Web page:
Home » Reviews » Comedy » Coconut, Ovalhouse Theatre – Review
Credit: Greg Goodale
Credit: Greg Goodale

Coconut, Ovalhouse Theatre – Review

Pros: Kuran Dohil’s professional stage debut is brilliant and side-splittingly funny. She captivates the audience with her powerful stage presence.

Cons: Does well to avoid sweeping generalisations, but includes some religious stereotypes, especially in the portrayal of convert Simon.

Pros: Kuran Dohil’s professional stage debut is brilliant and side-splittingly funny. She captivates the audience with her powerful stage presence. Cons: Does well to avoid sweeping generalisations, but includes some religious stereotypes, especially in the portrayal of convert Simon. Guleraana Mir’s play Coconut tells the story of twenty-something Rumi, a Muslim 'coconut', brown on the outside, white on the inside. Rumi is a pork-scratchings-and-vodka kind of girl, instead of the modest girl her family and community want her to be. Just when she thinks she’ll never find a man to satisfy both her and her family, she meets Simon, a lovable, English, white boy ready to convert to…

Summary

Rating

Excellent

A warm and funny look at interfaith relationships and cultural exceptions, with a captivating central performance from Kuran Dohil.

User Rating: 0.8 ( 2 votes)
Guleraana Mir’s play Coconut tells the story of twenty-something Rumi, a Muslim ‘coconut’, brown on the outside, white on the inside. Rumi is a pork-scratchings-and-vodka kind of girl, instead of the modest girl her family and community want her to be. Just when she thinks she’ll never find a man to satisfy both her and her family, she meets Simon, a lovable, English, white boy ready to convert to Islam to be with her. However, their relationship isn’t smooth sailing. When Simon takes the religion a lot more seriously than Rumi, the gulf between them seems bigger than ever, and we get a real insight into the trials and tribulations of interfaith marriages.

Coming from the same background as the main character, Rumi, this story struck a chord with me! Not only did it highlight the struggles of an interfaith couple, which I have experienced myself, but also the massive difference between religion and culture, a contrast that is never really recognised if you’re not part of a religious community. This debate around culture and religion is brought to the fore in Mir’s brilliant script. Her balance between comedy and drama really provides an authentic view of Islamic culture and how, even though Rumi wasn’t religious in the slightest, she still felt she needed to go along with the rules in order to be accepted.

This brings me nicely onto the character of Rumi; actress Kuran Dohil’s acting debut was honestly the best part of the whole production for me. Her ability to deliver Muslim related jokes had me and the others in the audience laughing out loud. When she is contemplating changing her image for her husband, Dohil’s dramatic performance is raw and effortless. Nothing tops the opening scene, however; her reaction to ‘halal speed dating’ sets up the comedic tone of the character and has the audience in stitches. The playful relationship between Rumi and ‘Riz,’ her conscience, is hilarious and even empowering at some points. It allowed me as an audience member to get a real sense of the inner workings of Rumi’s brain and I felt closer to her.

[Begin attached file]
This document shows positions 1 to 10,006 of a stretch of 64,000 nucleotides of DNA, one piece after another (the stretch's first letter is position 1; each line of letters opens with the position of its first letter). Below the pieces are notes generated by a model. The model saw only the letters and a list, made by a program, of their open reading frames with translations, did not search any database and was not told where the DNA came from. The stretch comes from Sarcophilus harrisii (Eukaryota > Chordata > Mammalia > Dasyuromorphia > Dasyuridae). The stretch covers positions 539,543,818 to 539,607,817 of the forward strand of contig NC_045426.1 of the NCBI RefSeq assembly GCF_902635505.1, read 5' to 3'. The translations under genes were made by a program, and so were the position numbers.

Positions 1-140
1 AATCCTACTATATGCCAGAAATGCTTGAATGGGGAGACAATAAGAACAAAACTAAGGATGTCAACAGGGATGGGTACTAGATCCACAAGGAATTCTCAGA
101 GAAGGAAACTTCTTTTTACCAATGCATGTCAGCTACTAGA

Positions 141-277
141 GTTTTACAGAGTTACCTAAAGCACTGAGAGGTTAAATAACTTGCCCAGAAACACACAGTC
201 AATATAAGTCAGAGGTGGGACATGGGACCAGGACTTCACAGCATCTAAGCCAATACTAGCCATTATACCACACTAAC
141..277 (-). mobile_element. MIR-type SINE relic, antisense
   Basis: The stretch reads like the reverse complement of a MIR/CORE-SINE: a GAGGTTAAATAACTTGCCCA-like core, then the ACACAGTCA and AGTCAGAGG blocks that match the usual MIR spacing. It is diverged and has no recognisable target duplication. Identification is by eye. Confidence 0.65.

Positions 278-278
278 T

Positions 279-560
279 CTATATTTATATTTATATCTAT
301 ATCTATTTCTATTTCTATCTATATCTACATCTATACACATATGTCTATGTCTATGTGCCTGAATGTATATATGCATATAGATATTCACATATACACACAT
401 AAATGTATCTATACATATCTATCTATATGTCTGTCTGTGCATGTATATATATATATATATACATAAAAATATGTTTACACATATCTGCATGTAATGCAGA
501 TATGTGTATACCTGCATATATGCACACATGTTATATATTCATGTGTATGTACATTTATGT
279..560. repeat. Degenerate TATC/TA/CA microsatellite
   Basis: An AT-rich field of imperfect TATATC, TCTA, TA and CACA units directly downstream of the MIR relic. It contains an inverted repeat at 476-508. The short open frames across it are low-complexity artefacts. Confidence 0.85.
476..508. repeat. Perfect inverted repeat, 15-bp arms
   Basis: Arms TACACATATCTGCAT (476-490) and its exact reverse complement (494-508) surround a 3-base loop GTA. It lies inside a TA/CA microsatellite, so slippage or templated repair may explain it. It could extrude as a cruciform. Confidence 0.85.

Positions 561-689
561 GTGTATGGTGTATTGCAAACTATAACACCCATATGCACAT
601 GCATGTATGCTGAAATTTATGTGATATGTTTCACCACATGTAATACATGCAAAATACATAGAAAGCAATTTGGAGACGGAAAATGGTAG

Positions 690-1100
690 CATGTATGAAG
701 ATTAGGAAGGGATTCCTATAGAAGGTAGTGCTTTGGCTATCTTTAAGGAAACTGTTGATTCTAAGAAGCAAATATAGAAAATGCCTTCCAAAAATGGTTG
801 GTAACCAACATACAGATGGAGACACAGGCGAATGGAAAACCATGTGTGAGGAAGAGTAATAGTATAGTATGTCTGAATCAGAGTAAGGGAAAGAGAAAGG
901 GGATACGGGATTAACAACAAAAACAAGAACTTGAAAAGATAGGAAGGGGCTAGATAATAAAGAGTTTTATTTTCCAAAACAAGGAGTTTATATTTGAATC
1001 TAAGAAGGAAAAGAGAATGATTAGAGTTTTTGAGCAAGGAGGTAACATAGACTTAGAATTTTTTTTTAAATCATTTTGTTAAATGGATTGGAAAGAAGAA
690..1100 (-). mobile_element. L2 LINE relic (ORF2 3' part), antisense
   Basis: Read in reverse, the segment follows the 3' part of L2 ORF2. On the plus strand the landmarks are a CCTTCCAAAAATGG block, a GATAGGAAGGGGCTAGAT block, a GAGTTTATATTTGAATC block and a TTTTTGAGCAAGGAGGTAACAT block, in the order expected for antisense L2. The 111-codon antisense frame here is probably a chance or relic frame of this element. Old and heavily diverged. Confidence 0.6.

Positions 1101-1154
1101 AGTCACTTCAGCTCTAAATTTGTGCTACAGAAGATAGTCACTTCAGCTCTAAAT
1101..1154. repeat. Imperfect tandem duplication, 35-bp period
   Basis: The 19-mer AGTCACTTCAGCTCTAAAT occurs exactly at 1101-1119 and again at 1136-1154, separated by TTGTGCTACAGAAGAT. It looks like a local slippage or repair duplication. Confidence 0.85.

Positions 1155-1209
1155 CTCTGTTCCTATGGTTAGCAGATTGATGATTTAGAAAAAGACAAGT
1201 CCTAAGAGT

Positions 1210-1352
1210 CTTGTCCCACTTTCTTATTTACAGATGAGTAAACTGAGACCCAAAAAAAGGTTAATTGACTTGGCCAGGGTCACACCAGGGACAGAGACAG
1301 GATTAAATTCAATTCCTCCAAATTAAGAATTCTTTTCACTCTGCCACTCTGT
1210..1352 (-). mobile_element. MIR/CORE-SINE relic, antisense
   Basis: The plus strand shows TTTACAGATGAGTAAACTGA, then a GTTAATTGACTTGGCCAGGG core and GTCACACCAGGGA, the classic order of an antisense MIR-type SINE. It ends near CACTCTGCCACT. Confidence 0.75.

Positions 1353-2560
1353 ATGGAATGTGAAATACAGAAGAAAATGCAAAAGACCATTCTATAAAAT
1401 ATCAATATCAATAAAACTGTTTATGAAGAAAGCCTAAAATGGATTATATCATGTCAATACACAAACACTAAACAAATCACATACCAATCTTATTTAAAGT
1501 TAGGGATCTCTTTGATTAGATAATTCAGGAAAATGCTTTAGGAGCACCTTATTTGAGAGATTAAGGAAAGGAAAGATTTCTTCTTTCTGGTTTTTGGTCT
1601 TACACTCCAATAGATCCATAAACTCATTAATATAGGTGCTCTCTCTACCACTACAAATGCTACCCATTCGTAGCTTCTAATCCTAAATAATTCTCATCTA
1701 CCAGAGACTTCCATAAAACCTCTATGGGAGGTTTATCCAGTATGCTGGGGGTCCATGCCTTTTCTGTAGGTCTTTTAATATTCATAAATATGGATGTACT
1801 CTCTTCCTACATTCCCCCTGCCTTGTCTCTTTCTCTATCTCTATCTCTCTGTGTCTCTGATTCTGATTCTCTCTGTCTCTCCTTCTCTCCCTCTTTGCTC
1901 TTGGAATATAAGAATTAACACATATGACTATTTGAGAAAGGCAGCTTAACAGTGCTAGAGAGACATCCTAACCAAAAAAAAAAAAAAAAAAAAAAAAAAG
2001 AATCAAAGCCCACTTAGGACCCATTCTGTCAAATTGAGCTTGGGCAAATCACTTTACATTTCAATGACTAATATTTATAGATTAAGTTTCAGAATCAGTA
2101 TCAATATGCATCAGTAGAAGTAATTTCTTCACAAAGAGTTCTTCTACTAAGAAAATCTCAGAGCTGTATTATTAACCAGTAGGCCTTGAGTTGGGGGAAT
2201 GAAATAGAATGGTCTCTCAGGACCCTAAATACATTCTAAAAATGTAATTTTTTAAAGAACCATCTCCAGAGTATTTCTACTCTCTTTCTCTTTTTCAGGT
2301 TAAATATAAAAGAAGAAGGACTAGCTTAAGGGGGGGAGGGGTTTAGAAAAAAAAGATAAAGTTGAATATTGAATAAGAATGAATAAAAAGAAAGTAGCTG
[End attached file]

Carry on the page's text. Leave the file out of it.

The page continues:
The use of maximum 10 minute, short scenes constantly kept me alert. It really allowed me to see the progression of characters over a long period of time. I always think a show is strong in direction when an 80 minute play can seamlessly span a year or more, and here it is credit to Madelaine Moore. The transitions are slick with set being used simply and effectively to represent a kitchen, a mosque, a cliff top and more. I believed we were in all those places, and it was a great use of space.

This play takes a complete 360° turn when it comes to Rumi and Simon’s relationship. My only criticism is that it does tread on thin ice when it begins stereotyping Simon in the last few scenes. His loveable early character is almost completely forgotten by the end of the play. The plot twist is unexpected, but meant I left the theatre with a sense of resolution.

With tickets ranging from £9-£15, Coconut is amazing value for money, and despite being a one act production it goes into depth with serious issues such as interfaith relationships and the culture vs. religion debate. But it also provides plenty of laughs, as well as an education for the audience in swearing in Punjabi!

Author: Guleraana Mir
Director: Madelaine Moore
Producer: In Good Company
Box Office: 020 7582 7680
Booking Link: http://www.ovalhouse.com/whatson/detail/coconut
Booking Until: Saturday 28 April

About Aliya Siddique

  • Lina Naim

    The only thing this production does, is put a smile on the faces of every dailymail fan out there.
    This play was a disgrace.
    A man becomes muslim and then turns into a violent husband?
    A woman becomes more liberal and therefore free and living her dreams?

    Get the f**k outta here.